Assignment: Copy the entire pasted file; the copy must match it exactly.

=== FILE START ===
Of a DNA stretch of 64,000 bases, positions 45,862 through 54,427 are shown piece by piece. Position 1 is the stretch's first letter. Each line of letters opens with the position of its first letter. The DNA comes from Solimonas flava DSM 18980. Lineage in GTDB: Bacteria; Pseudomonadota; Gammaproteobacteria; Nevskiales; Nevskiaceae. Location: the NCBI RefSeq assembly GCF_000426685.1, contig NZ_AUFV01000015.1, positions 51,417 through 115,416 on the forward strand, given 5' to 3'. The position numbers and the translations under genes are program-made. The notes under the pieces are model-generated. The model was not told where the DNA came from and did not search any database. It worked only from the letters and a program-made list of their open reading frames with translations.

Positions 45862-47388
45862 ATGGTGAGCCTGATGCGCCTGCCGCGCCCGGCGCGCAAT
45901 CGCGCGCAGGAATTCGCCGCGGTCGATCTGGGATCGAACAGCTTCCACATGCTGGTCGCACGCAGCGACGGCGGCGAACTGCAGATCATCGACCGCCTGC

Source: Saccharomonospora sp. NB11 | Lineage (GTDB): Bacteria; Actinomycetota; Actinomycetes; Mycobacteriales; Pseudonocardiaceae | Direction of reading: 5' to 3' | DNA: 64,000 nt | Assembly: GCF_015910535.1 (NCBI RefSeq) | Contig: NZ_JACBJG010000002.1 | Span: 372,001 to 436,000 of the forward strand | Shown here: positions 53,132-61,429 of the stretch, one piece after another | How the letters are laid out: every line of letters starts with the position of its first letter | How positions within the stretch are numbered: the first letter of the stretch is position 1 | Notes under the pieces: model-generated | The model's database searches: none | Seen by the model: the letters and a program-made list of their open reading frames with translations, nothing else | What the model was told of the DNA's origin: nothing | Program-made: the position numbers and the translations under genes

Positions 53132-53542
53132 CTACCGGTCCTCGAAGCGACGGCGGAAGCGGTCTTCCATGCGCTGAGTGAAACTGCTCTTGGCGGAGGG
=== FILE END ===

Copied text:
Of a DNA stretch of 64,000 bases, positions 45,862 through 54,427 are shown piece by piece. Position 1 is the stretch's first letter. Each line of letters opens with the position of its first letter. The DNA comes from Solimonas flava DSM 18980. Lineage in GTDB: Bacteria; Pseudomonadota; Gammaproteobacteria; Nevskiales; Nevskiaceae. Location: the NCBI RefSeq assembly GCF_000426685.1, contig NZ_AUFV01000015.1, positions 51,417 through 115,416 on the forward strand, given 5' to 3'. The position numbers and the translations under genes are program-made. The notes under the pieces are model-generated. The model was not told where the DNA came from and did not search any database. It worked only from the letters and a program-made list of their open reading frames with translations.

Positions 45862-47388
45862 ATGGTGAGCCTGATGCGCCTGCCGCGCCCGGCGCGCAAT
45901 CGCGCGCAGGAATTCGCCGCGGTCGATCTGGGATCGAACAGCTTCCACATGCTGGTCGCACGCAGCGACGGCGGCGAACTGCAGATCATCGACCGCCTGC

Source: Saccharomonospora sp. NB11 | Lineage (GTDB): Bacteria; Actinomycetota; Actinomycetes; Mycobacteriales; Pseudonocardiaceae | Direction of reading: 5' to 3' | DNA: 64,000 nt | Assembly: GCF_015910535.1 (NCBI RefSeq) | Contig: NZ_JACBJG010000002.1 | Span: 372,001 to 436,000 of the forward strand | Shown here: positions 53,132-61,429 of the stretch, one piece after another | How the letters are laid out: every line of letters starts with the position of its first letter | How positions within the stretch are numbered: the first letter of the stretch is position 1 | Notes under the pieces: model-generated | The model's database searches: none | Seen by the model: the letters and a program-made list of their open reading frames with translations, nothing else | What the model was told of the DNA's origin: nothing | Program-made: the position numbers and the translations under genes

Positions 53132-53542
53132 CTACCGGTCCTCGAAGCGACGGCGGAAGCGGTCTTCCATGCGCTGAGTGAAACTGCTCTTGGCGGAGGG